Given San Francisco’s housing crisis and traffic congestion, if you had $1.6 billion to build a tunnel, where would you put it? I’d start digging down Geary Boulevard, from downtown to the Outer Richmond. Then I’d encourage construction of multistory, middle-class housing along the way with vibrant ground-floor retail. A subway would save commuters from the cursed 38-Geary bus, which crawls along miles of failed car-first planning from the middle of the last century. But a Geary subway won’t happen anytime soon. Too many San Franciscans deplore change and defend “neighborhood character” as never better than the day they arrived.
Wrong! Engardio has the conventional wisdom mastered: multi-story housing with retail on the ground floor and a slur on the #38 Geary line, which actually works well, with more than 50,000 boardings daily. (As a bonus, he even throws in one of City Hall's favorite terms, "vibrant.")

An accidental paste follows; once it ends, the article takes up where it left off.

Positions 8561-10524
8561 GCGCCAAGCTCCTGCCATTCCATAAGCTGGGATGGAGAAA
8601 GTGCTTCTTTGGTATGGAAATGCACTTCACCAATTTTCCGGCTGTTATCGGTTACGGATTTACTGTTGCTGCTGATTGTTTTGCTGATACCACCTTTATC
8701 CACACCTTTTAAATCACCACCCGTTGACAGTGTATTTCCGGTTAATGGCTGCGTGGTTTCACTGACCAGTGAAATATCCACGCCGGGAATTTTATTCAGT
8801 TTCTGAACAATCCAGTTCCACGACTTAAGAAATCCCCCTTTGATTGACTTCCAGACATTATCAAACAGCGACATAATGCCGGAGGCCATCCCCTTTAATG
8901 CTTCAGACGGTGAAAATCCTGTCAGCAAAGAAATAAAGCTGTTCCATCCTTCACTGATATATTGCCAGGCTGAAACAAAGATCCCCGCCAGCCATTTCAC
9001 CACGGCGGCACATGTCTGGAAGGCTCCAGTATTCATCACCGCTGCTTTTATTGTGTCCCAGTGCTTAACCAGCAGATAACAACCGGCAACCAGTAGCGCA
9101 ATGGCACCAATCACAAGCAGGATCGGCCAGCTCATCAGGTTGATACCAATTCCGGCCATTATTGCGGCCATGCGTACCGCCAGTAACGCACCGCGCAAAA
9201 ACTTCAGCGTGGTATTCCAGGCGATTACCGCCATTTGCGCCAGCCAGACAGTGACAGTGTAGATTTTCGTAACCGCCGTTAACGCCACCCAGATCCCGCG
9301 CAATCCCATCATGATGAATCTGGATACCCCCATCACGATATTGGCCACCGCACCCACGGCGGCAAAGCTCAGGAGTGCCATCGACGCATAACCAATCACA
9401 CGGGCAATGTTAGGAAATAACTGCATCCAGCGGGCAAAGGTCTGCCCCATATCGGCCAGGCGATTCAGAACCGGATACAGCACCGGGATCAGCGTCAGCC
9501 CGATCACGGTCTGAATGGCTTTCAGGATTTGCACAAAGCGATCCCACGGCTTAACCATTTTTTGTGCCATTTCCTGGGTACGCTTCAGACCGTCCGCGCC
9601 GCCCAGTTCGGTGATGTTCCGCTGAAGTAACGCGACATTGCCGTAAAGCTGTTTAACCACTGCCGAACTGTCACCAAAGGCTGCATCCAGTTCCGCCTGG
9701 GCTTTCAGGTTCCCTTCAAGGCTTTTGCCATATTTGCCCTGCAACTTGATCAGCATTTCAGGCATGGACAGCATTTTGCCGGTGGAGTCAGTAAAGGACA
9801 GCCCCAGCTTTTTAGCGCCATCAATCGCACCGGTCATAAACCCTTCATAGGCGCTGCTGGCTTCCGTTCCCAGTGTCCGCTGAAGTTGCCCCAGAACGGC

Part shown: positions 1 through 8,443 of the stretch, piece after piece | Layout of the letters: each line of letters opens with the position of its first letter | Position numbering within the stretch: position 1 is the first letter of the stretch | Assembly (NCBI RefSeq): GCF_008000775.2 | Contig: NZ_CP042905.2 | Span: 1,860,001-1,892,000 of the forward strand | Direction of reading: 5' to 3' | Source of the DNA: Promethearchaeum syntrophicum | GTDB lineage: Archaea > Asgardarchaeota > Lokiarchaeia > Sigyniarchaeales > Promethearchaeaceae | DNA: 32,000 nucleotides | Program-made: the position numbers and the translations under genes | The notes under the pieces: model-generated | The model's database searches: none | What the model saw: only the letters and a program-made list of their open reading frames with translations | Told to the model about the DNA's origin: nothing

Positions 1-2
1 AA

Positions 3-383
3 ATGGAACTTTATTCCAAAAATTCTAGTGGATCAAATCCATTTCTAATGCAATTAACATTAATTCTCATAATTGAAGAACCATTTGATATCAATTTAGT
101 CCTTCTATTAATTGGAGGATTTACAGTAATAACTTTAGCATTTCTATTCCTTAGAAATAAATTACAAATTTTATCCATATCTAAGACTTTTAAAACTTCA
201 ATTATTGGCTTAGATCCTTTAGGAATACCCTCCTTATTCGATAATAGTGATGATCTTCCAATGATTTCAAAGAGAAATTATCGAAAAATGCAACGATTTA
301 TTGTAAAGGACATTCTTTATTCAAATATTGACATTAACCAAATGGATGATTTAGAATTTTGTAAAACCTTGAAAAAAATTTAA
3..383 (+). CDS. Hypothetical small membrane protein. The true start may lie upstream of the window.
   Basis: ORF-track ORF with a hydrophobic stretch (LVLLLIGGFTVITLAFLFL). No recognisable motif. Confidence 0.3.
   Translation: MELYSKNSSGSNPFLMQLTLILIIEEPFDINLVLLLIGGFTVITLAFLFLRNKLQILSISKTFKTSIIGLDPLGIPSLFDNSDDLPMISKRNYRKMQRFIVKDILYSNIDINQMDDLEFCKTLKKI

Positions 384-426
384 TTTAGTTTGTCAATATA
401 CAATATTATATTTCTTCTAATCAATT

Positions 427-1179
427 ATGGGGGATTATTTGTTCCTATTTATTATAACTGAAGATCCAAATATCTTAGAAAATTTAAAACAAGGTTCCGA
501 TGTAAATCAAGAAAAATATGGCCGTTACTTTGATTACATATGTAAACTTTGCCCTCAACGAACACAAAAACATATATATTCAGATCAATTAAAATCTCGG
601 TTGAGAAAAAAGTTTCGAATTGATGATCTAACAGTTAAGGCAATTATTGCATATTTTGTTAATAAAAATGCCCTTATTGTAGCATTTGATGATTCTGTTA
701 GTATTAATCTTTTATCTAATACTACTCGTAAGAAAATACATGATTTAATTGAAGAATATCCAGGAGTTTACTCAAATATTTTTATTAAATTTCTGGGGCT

Opposing a subway under Geary has nothing to do with defending neighborhood character. Engardio, who claims to be fiscally responsible, is apparently oblivious to what that would cost. $1.6 billion would barely get you out of downtown San Francisco.
The official price tag for building the 1.7 mile Central Subway is $1,578,000, which is $928,235,000 a mile. The state and the Feds are picking up most of the tab: